The last time Arsene Wenger celebrated a milestone as coach, the Arsenal boss was celebrating game No. 1,000 on the bench and his opponent was Chelsea, who ended up winning 6-0. That was over two years ago, and Wenger is still standing. It was appropriate, then, that Arsenal’s opponent to mark the 20-year anniversary of his taking charge was Chelsea.
More than any other team, Chelsea has marked Wenger’s reign; first as one of the many teams Arsenal beat during the glorious first half of his tenure with the Gunners; then, after Roman Abramovich bought the Blues and Arsenal cut its cloth to finance a new stadium move, as a symbol of ‘financial doping’ that Wenger rejected. Wenger rose above Jose Mourinho’s ‘win at all costs’ mantra and a recent book released about the Portuguese coach suggests that the animosity between the two was not just for the cameras.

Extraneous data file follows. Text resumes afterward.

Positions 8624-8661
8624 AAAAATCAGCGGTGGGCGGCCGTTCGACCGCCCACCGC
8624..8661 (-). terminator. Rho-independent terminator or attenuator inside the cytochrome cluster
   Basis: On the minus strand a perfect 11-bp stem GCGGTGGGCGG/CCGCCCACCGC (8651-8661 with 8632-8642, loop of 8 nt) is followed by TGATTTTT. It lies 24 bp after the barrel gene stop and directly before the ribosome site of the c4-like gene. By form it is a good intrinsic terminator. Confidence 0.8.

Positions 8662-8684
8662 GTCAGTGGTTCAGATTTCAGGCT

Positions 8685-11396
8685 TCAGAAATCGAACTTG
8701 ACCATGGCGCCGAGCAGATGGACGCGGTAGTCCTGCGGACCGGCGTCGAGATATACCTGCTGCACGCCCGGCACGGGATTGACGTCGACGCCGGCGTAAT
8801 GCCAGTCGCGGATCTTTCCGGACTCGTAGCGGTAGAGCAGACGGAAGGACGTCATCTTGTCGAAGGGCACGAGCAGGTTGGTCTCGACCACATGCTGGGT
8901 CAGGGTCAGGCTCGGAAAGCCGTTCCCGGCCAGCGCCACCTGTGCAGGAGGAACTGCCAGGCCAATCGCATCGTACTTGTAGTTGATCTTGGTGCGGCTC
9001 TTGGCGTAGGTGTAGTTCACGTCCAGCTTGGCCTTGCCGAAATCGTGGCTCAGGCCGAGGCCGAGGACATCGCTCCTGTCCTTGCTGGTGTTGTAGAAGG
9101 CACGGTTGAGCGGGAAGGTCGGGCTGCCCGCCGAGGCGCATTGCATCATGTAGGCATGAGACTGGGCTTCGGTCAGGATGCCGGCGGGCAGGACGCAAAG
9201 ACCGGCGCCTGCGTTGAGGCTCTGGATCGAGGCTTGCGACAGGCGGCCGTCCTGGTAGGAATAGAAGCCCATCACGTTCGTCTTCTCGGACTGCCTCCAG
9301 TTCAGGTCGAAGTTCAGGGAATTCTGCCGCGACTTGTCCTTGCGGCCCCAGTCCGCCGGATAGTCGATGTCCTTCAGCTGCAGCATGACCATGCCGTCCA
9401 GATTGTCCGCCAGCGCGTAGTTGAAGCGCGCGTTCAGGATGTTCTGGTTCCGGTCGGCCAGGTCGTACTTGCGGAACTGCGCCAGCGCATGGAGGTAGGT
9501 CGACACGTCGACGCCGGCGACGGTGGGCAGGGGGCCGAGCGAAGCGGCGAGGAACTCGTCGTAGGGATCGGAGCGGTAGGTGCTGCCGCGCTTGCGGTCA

So after Arsenal swatted aside Antonio Conte’s Chelsea 3-0 in a dominant performance at the Emirates–ending a winless run of nine Premier Leauge matches over five years against the Blues–Wenger allowed himself extra satisfaction. Even Gunners fans still split on Wenger could agree that the first-half performance was close to perfection; Alexis Sanchez pressed Gary Cahill into giving the ball away for the first goal, the irrepressible Mesut Ozil volleyed in a second and Alex Iwobi and Theo Walcott combined for a delightful third. This was the performance that lives long in the memory for a romantic like Wenger; it also makes all those stressful moments worthwhile.
This will not affect his future at Arsenal. Wenger is in the final year of his contract and many still believe his presence is holding back the club. The only person who will choose what happens next, though, is Wenger himself. The Arsenal board thinks he has earned that right after the last 20 years. In any other business environment, it would be impossible to agree.